By posting Podesta’s emails, WikiLeaks is invading the private space of American citizens.

George Orwell’s classic book 1984 tells the story of a world where every action of private citizens is monitored and watched by “Big Brother.” Years after I first read it, I remain haunted by the image of the two-way video screen allowing the government to look inside people’s homes.

Today, it is WikiLeaks, not the government, acting as Big Brother invading the private space of American citizens.

This past week WikiLeaks began releasing emails stolen from Clinton Campaign Chairman John Podesta. John Podesta is a private citizen of the United States who holds no position in government.

From 1998 to 2001, he served as White House Chief of Staff to President Bill Clinton. But the leaked emails, posted on WikiLeaks as “The Podesta Emails,” do not come from the time he served in that official governmental capacity. Nor do any of the emails coincide with the time that Hillary Clinton served as Secretary of State.  The emails are internal communication of private citizens of the United States holding no official role in the United States government.

As private citizens, they have rights protected by the United States Constitution.

The Fourth Amendment guarantees: “The right of people to be secure in their persons, houses, papers, and effects, against unreasonable searches and seizures.”

The Fifth Amendment guarantees that no citizen shall be: “deprived of life, liberty, or property, without due process of law; nor shall private property be taken for public use, without just compensation.”

WikiLeaks trampled on Podesta’s right to be secure in his papers and effects and subjected him to unreasonable searches and seizures. WikiLeaks used stolen private email communication for the public use of influencing a Presidential election.

In posting Podesta’s emails, WikiLeaks claims that citizens of the United States do not have the right to be secure in private communication with family, friends, and associates. It transforms private space in which feelings are shared, ideas are tested, and opinions formed, into public space that people must be held accountable for. It states that every time we push the send button on an email, even if just sent privately to a friend, we’ve actually entered a statement into the public record and must be prepared to give a defense.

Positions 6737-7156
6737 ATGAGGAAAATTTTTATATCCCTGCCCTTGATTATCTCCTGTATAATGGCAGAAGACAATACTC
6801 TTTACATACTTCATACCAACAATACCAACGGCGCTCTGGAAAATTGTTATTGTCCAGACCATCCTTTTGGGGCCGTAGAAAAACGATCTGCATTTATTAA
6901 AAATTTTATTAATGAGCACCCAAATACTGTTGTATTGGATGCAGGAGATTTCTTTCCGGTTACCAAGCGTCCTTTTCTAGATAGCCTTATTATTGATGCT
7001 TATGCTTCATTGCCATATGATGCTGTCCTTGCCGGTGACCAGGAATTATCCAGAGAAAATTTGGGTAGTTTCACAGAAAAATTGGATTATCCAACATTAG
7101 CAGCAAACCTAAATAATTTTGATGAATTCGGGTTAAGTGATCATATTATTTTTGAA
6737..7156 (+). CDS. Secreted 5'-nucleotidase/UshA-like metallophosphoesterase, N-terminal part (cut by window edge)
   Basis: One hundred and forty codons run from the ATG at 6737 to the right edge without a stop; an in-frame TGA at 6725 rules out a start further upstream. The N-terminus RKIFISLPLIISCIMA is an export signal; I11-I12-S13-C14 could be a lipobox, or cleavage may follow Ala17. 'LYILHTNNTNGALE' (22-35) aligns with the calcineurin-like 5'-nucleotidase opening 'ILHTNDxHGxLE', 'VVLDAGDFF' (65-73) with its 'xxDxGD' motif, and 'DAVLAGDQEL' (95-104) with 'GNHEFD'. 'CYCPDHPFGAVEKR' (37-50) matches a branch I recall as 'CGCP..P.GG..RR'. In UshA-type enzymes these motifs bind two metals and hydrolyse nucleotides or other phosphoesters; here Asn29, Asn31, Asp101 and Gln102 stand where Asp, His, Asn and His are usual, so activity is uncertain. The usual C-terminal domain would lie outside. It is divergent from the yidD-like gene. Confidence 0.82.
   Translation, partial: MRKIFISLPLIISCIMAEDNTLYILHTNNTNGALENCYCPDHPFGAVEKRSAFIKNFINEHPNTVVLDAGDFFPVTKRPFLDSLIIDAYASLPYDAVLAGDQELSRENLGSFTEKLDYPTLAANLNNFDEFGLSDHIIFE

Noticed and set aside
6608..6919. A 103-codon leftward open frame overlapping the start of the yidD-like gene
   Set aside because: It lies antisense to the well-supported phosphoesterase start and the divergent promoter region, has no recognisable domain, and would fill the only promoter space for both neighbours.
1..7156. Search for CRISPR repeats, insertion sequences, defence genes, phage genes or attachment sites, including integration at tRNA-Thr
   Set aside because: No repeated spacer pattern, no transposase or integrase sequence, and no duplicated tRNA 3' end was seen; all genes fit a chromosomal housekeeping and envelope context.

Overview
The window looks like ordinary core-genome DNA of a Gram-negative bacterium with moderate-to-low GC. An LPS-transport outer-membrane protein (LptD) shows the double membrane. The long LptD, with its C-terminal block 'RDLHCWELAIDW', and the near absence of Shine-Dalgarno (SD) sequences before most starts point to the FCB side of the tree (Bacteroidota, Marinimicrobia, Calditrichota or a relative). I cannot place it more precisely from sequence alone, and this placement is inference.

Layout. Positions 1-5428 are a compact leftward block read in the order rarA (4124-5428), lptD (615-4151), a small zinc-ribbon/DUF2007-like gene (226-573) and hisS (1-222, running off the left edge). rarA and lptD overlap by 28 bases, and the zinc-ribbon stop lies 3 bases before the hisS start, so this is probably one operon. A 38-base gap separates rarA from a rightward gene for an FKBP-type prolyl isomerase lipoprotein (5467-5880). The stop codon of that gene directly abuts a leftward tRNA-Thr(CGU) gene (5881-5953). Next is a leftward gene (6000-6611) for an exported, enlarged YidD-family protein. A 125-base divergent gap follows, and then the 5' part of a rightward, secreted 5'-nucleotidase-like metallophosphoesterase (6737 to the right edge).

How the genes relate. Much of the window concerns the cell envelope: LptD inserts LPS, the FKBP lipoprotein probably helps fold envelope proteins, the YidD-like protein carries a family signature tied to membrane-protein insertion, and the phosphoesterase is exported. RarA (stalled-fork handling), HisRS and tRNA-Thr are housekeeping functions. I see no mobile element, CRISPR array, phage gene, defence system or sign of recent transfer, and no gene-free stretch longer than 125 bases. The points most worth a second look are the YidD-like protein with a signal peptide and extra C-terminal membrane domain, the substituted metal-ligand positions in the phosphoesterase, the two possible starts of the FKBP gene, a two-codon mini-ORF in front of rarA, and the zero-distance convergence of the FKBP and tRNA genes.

I do not object to WikiLeaks posting the “Hillary Clinton Email Archive”  containing 30,322 emails and email attachments that were sent to and from Clinton’s private email server while she was Secretary of State. Nor do I object to the “Detainee Policies” WikiLeaks has posted, the 100 classified or otherwise restricted files from the United States Department of Defense covering rules and procedures for detainees; or the “Gitmo Files,” the thousands of pages of documents from 2002 to 2008 that describe cases of prisoners held at Guantanamo.

These are files of official material. They contain communication, actions, and policies undertaken by governmental officials on behalf of the American people.

Transparency is a healthy hallmark of democracy. While the material may be a source of embarrassment for public officials, a case can be made that the American people have a right to know about work done on our behalf.

Posting the private emails of citizens of the United States, however, is a threat to democracy.

Sadly, others have eagerly joined WikiLeaks in violating private space.

The press pounces on these stolen emails and highlights the juiciest of details. From among the thousands of emails released, they cherry pick the most dramatic and use headlines such as “the latest fallout from the damaging email revelations.”

At a campaign rally Donald Trump exclaimed “WikiLeaks is amazing!” and read from them word for word. I don’t think he would find WikiLeaks so amazing if thousands of his own emails, or those of his campaign managers, or those of the Republican National Committee during the primary season, were posted on WikiLeaks as “The Trump Files.”

This time Democrats are the victims. Next time Republicans may be the victims.

Ultimately, however, all Americans are victims.

Private space is invaded.

Big Brother WikiLeaks is watching.